Australian NSW Police want warrantless bank data access

Police want access to banking data without judicial oversight.image www.austelagencies.com
Police want access to banking data without judicial oversight.

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The NSW Police Force would no longer require a judge’s sign-off to gain access to the bank statements of people they suspect are engaging in criminal conduct under a police proposal before the NSW government.

The proposal would change the status quo, which requires a magistrate or registrar of a court to sign off on a “notice to produce” before police can force banking institutions to hand over documentation, such as a suspected criminal’s bank statements.
Detective Superintendent Arthur Katsogiannis image www.austelagencies.com

Detective Superintendent Arthur Katsogiannis. Photo: Dallas Kilponen

The proposal would instead allow a senior police officer to sign off.

Detective Superintendent Arthur Katsogiannis, head of NSW Police’s Fraud and Cyber Crime Squad, revealed the proposal in a lunch interview with Fairfax Media (read the full interview here).

Detective Katsogiannis said it was being floated following the imminent trial of a new information retrieval (IR) system which would help automate some manual processes for collecting intelligence from banks.

“If we want documentation from the banks … we still need to go to a court and see a chamber magistrate to be able to get a notice to produce to get that documentation so it can be admissible as evidence in a court,” he said. “We’ve recently put a submission up to government seeking an amendment to that [so] that a commissioned officer would be able to authorise notices to produce.”

Detective Katsogiannis said the computerised system would enable officers to “go online and request banking documentation, statements, affidavits and the like” and get it “a lot quicker and more efficiently”. The next step – allowing a senior officer to sign off on access to banking information – would make it even faster.

He likened the proposal to the way telecommunications metadata – such as the time a call was made, to whom, and for how long – is sought from telcos, which requires only the sign-off a senior officer before companies, such as Telstra or Optus, divulge such information.

Asked about the NSW Police Force proposal, a spokeswoman for NSW Deputy Premier and Minister for Police, Troy Grant, said it was examined last year as part of a review into the Law Enforcement (Powers and Responsibilities) Act 2002.

“… Changes were made to streamline the process but fell short of allowing all commissioned officers with the authority access [to] people’s bank statements,” Mr Grant said. “The review attempted to balance the needs of police to get on with the job and having appropriate safeguards of people’s personal information.”

But as the new Minister for Police, Mr Grant said he had requested a full briefing to examine “if further improvements can be made”.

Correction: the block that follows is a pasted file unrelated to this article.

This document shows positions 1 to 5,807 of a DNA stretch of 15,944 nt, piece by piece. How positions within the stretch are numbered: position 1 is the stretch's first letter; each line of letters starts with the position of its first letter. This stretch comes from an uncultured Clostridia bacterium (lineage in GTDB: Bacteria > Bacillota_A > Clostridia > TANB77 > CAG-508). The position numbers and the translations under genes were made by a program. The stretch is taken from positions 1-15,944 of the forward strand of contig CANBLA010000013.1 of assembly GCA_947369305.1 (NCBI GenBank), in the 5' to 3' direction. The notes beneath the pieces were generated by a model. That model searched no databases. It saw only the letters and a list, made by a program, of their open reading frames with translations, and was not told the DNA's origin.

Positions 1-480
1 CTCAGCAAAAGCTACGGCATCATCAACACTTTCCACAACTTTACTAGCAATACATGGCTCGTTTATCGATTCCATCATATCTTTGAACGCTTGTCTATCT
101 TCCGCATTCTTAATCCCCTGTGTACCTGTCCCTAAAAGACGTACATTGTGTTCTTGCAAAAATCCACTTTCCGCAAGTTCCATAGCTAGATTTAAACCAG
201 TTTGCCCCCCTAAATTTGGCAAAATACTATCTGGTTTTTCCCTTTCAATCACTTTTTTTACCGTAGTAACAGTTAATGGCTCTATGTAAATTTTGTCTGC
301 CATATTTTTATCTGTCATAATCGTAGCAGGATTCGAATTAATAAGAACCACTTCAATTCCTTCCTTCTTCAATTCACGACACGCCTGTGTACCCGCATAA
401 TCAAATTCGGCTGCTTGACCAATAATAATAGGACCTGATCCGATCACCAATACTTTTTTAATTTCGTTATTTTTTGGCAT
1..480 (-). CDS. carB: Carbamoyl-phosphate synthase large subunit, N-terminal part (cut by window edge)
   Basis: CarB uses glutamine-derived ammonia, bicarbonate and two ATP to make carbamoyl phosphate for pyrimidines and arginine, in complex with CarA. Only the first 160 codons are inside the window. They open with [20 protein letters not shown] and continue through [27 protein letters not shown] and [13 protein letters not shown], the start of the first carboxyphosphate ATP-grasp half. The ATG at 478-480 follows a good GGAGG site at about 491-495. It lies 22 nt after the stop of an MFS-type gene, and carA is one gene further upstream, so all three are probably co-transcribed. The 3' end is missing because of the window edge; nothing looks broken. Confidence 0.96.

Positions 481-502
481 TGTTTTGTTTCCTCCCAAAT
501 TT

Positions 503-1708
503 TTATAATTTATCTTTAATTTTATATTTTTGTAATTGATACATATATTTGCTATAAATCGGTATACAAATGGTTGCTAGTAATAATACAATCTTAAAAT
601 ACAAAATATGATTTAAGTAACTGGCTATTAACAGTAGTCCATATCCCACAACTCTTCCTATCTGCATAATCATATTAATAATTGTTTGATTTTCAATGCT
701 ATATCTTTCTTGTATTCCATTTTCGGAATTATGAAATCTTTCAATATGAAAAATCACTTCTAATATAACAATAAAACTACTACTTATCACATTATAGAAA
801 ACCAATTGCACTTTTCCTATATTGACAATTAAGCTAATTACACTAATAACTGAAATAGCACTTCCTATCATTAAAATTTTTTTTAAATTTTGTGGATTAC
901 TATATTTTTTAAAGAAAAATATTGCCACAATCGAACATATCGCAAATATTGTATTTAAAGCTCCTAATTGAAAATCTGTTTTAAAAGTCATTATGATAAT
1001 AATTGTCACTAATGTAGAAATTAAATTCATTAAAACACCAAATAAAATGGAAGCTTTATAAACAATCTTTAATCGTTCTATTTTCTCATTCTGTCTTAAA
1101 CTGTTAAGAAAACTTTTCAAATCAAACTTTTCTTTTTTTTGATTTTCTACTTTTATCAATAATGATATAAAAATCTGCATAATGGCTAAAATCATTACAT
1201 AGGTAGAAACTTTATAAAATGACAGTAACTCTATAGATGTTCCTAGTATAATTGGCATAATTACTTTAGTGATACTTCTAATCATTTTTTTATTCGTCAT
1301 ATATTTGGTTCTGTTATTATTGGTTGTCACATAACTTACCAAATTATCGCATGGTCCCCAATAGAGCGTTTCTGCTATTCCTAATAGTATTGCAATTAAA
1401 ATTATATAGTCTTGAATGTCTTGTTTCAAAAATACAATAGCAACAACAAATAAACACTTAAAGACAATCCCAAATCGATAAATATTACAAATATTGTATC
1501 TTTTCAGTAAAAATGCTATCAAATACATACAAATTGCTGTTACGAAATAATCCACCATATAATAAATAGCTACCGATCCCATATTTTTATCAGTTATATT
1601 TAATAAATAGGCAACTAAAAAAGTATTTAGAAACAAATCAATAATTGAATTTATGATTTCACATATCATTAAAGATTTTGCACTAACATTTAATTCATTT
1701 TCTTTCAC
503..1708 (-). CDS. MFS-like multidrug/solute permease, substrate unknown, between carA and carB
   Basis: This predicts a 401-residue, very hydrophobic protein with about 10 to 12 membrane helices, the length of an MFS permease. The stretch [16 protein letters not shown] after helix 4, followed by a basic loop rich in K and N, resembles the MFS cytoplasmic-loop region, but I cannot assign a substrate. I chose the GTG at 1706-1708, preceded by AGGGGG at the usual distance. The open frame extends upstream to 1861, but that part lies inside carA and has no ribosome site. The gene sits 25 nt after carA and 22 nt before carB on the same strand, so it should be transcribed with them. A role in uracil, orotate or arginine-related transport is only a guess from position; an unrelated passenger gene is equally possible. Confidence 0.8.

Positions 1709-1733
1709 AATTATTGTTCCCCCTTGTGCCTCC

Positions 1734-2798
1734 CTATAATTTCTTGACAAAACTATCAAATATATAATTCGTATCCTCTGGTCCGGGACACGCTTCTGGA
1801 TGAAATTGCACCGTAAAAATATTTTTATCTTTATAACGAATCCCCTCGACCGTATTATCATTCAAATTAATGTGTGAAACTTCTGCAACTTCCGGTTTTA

NSW Police’s submission to last year’s review was never made public. Mr Grant’s spokeswoman said this was because it was provided to the review in confidence as it contained “operational matters”.

However, in the review’s final report, handed down by the NSW Department of Attorney-General and Justice, and Ministry for Police and Emergency Services, the authors paraphrased submissions made by the NSW Police Force and NSW Police Association.

The review said both entities wanted senior officers rather than parties outside the police force to be given the power to sign off on access to banking information. NSW Police stated, the report said, that this “would represent a reduction in red tape by delivering significant benefits for police in savings of resources, paperwork and unnecessary travel”.

Both parties also wanted the range of entities that have to comply with notices to produce to be expanded.

But the report did not recommend the notice to produce laws change to the extent a judge wasn’t needed, saying “it would be inappropriate for a senior member of police to be given the authority” to issue the notices.

“…There are significant privacy implications,” the report concluded

“The independent issuing authority is a necessary safeguard to ensure that civil liberties are not unnecessarily impinged upon.”

The report also shot down the possibility that notices to produce apply to other entities, such as casinos, bookmakers and currency exchanges.

David Shoebridge, a Greens MP in the NSW Legislative Council, said he had concerns.

“Bank records contain a cornucopia of personal information that should be protected from casual access by the NSW Police,” he said. “If police have a reasonable basis to believe that access to someone’s bank account details can help them solve a crime then they can already get the information by a warrant.”

When recently asked, none of the big four banks would disclose how many times they have handed over banking information.

While banking information is highly personal and can reveal spending habits, including where you shop and what time, some don’t see it as that private. Sydney-based start-up Pocketbook, for instance, has some 150,000 users who voluntarily hand over their banking information in return for a useful service that organises their spending into categories such as clothes, groceries and fuel – showing where money is being spent.

Fairfax Media recently reported that NSW Police made 166 requests for Opal smartcard data, which doesn’t require a warrant to access.
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Henry Sapiecha

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